Adriana Trigiani. Lucia, Lucia (2003) A very New York book, reminding me of east coast movies (it would make a good one, I think). Lucia Sartori, the only daughter of an immigrant family, tells her story to a young woman living in her apartment house. Lucia is a career woman: in the end, only her family matters more to her than work. One thing after another happens in her life. She’s jilted at the altar by John Talbot, a charming scumbag, there’s deaths and marriages, but all in all she’s had a good life. Her only regret: that when Altman’s Custom Tailoring Dept. closed, quality and craftsmanship ended there.
     Well written, it draws you in. I read the book alongside several others, it wasn’t a page-turner for me. Lucia is a nice person, a little too good to be true, which can be said of all the characters, even the scumbag. Well done plausible 1950s ambience, if a little too pastel coloured. The edition I read included an interview between the author and Delmarr, Lucia’s boss, and “reading questions”, which look like they were devised by a high school teacher. It’s a riff on the love romance: the heroine doesn’t marry the handsome charming boss after all. Above average for the genre. ***

Friday, December 02, 2016

Five marriages

     Phyllis Rose. Parallel Lives (1983) Rose describes five Victorian marriage. Her aim is to understand how the Western ideal of marriage, which crystallised in the 19th century, worked out in practice. Her subjects are writers, not because they are a privileged class, but because a) writers leave more complete records of their thoughts and feelings; and b) they tend to be outliers, and so more aware of how conventions and ideals constrain life.
     Three of the marriages were sexless: Ruskin’s because he was disgusted with his wife’s body (he apparently expected her to look like a Greek statue); the Carlyles, because neither was much interested in sex; and John Stuart and Harriet Mill, because Harriet didn’t like sex, and Mill didn’t want to impose himself on her. Dickens was a highly sexed man, and after getting a dozen or so children on Catherine, became attracted to a much younger woman, whereupon he constructed a narrative that made him the victim of a dull and boring union. George Eliot (Mary Evans) and Henry Lewes weren’t legally married at all, yet Rose believes they came closest to the ideal of a union of equals, enjoying each other’s company, working together, talking a lot, and having good sex.
     A very interesting book. Rose examines marriage at a time when the focus changed from a social and commercial contract to a personal relationship. Mill, among others, argued strongly for this view, seeing the older version as imposing severe legal and personal burdens on women. Carlyle opposed it. Dickens celebrated it in the scenes of domestic bliss in his novels. Ruskin expected his wife to serve his genius as his parents and he thought he deserved; his marriage broke up quickly. Eliot and Lewes spent their life together thoroughly enjoying each other.
     Rose doesn’t examine how and why the concepts of marriage changed. Her narratives focus on the effects of the new ideals on these ten people. She believes that heterosexual marriage can be a good thing. She believes it’s good to disentangle marriage from the legalities that burden the partners with unequal powers and obligations. She defends what she knows will be seen as an extended gossip, because gossip is the only way in which we can get a general grasp of a community’s beliefs and values. Gossip not only enforces these values, but also raises the issues that change them.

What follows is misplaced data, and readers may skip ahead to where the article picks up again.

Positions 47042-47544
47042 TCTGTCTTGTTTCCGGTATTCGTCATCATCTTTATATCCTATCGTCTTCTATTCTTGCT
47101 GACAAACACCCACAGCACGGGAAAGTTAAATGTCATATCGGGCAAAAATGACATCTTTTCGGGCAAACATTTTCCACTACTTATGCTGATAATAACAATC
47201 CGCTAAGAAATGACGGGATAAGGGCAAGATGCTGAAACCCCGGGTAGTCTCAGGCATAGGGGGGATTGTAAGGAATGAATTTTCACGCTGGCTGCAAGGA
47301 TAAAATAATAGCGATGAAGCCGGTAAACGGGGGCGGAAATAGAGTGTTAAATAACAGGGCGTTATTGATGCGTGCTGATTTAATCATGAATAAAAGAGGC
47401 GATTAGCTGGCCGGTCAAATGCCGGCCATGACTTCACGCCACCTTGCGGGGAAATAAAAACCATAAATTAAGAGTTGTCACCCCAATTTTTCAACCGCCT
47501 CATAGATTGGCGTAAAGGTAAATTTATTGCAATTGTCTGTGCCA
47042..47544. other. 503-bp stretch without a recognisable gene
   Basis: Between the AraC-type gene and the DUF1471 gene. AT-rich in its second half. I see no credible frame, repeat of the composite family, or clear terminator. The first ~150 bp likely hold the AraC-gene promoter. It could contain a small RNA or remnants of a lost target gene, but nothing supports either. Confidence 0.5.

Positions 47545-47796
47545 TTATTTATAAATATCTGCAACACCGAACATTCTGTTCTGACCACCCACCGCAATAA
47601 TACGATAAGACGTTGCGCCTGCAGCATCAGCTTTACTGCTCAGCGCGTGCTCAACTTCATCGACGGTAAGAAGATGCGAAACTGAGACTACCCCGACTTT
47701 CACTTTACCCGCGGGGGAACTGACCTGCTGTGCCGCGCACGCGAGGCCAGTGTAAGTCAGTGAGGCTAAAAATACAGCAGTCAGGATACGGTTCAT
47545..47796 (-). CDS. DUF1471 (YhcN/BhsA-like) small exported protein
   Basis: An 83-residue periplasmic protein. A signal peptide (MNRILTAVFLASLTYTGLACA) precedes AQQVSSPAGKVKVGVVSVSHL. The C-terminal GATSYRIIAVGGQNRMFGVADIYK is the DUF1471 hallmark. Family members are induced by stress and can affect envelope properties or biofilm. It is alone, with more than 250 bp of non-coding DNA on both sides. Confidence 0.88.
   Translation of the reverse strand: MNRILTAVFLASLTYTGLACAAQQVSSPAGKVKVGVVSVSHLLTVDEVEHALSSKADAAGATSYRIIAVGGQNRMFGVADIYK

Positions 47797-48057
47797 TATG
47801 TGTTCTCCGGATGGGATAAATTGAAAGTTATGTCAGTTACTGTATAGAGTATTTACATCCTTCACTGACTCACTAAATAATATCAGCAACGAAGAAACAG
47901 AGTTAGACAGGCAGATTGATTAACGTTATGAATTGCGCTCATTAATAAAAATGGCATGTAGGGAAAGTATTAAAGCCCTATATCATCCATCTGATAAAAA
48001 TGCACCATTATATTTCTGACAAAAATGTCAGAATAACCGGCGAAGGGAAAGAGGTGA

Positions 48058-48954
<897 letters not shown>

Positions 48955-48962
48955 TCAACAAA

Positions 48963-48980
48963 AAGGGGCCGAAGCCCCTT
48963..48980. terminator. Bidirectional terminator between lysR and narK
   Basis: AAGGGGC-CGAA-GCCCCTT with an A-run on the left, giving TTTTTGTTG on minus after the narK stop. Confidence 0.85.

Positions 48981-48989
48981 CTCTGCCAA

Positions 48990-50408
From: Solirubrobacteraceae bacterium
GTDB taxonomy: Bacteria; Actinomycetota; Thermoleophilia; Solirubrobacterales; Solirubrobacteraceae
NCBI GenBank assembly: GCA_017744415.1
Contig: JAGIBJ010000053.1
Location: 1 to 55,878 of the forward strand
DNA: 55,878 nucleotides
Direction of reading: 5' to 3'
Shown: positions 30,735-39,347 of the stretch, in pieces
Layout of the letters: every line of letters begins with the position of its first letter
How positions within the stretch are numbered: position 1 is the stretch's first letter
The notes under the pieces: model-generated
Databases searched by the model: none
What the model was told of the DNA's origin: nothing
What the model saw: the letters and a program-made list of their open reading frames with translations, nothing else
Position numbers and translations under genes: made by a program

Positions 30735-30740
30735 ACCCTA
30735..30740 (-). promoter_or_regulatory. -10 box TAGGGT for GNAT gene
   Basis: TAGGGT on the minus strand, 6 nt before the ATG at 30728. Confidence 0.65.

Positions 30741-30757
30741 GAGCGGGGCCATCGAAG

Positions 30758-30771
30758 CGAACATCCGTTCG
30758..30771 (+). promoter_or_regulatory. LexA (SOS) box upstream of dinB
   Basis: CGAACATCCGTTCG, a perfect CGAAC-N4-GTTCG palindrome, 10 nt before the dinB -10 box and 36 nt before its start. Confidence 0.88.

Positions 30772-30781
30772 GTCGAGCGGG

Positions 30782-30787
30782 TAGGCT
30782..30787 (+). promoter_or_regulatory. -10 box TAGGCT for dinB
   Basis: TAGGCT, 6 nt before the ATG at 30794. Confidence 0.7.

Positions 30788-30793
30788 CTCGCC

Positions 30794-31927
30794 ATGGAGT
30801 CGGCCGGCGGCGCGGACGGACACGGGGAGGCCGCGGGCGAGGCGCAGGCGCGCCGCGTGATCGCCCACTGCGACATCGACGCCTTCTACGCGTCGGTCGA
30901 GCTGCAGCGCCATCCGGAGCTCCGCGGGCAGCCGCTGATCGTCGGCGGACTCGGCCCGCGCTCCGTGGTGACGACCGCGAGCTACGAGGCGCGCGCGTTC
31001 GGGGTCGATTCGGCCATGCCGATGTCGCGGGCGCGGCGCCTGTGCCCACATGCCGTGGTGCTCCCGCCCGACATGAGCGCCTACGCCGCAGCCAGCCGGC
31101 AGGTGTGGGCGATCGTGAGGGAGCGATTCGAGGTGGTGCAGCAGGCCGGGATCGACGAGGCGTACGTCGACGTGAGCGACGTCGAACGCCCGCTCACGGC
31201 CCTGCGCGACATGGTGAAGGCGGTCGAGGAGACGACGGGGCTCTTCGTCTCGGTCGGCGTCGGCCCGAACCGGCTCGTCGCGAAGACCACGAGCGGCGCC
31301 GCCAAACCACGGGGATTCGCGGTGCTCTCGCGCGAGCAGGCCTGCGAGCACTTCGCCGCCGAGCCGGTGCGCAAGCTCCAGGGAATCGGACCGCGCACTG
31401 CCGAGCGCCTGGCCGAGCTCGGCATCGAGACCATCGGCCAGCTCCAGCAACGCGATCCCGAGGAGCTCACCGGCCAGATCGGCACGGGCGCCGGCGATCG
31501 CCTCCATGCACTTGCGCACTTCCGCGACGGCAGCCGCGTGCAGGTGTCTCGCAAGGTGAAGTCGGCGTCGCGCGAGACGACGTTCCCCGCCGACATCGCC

The result is a book that fascinates. I pitied and admired these people, who all except Ruskin worked hard to make good lives for themselves and each other. Even the Eliot-Lewes union, which was such a happy one, was encumbered with Lewes’ continued support for his wife and children. We can see how our current notion of marriage as a supremely personal relationship not only has made divorce mandatory when that relationship breaks, but has also made same-sex marriage inevitable. For if the essence of marriage is freely assumed obligations and rights, than any arrangement in which people adopt them is a marriage.
     The book also confirmed a couple of impressions I’ve had from reading Victorian literature. I don’t like Ruskin, I think his aesthetics nonsensical. He did not understand art as the product of imagination, he thought it was entirely about feelings in response to "nature", condemning art he could not understand, and writing bosh to justify his opinions. I didn’t like Carlyle’s hero worship, which entails contempt for ordinary people. His break with Mill (Carlyle didn’t believe in the equality of women) confirmed what I saw as self-satisfied pomposity. He had a strong intellect, but a limited imagination.
     Rose prompts questions. Why did the concept of marriage change as it did? Dickens’ promotion of domestic, familial bliss did not create that ideal: Dickens was a genius at expressing the as yet unarticulated ideas and ideals of his time. Mill’s writings about politics (guided by Harriet) affected the legalities surrounding marriage. But argument for legal changes won’t be accepted if it’s too far ahead of already occurring shifts in people’s thinking and feeling. Roses’ book is a wonderfully insightful and insight-prompting book, worth reading as much for the questions it poses as the ones it answers. ****

Another Lam and Cool caper

      A. A. Fair (Erle Stanley Gardner). Traps Need Fresh Bait (1967) Donald Lam and Bertha Cool agree to investigate a want ad asking for witnesses to an accident. Turns out it’s part of an elaborate plan to find a patsy for a murder. The usual mix of pretty girls as occasions for Lam’s chivalry, evil but respectable seeming perps, greed, subterfuges, and tetchy relations with the cops, etc, makes for an easy, entertaining read. The solution to the puzzle will occur to the reader before Lam explains it to Bertha. **½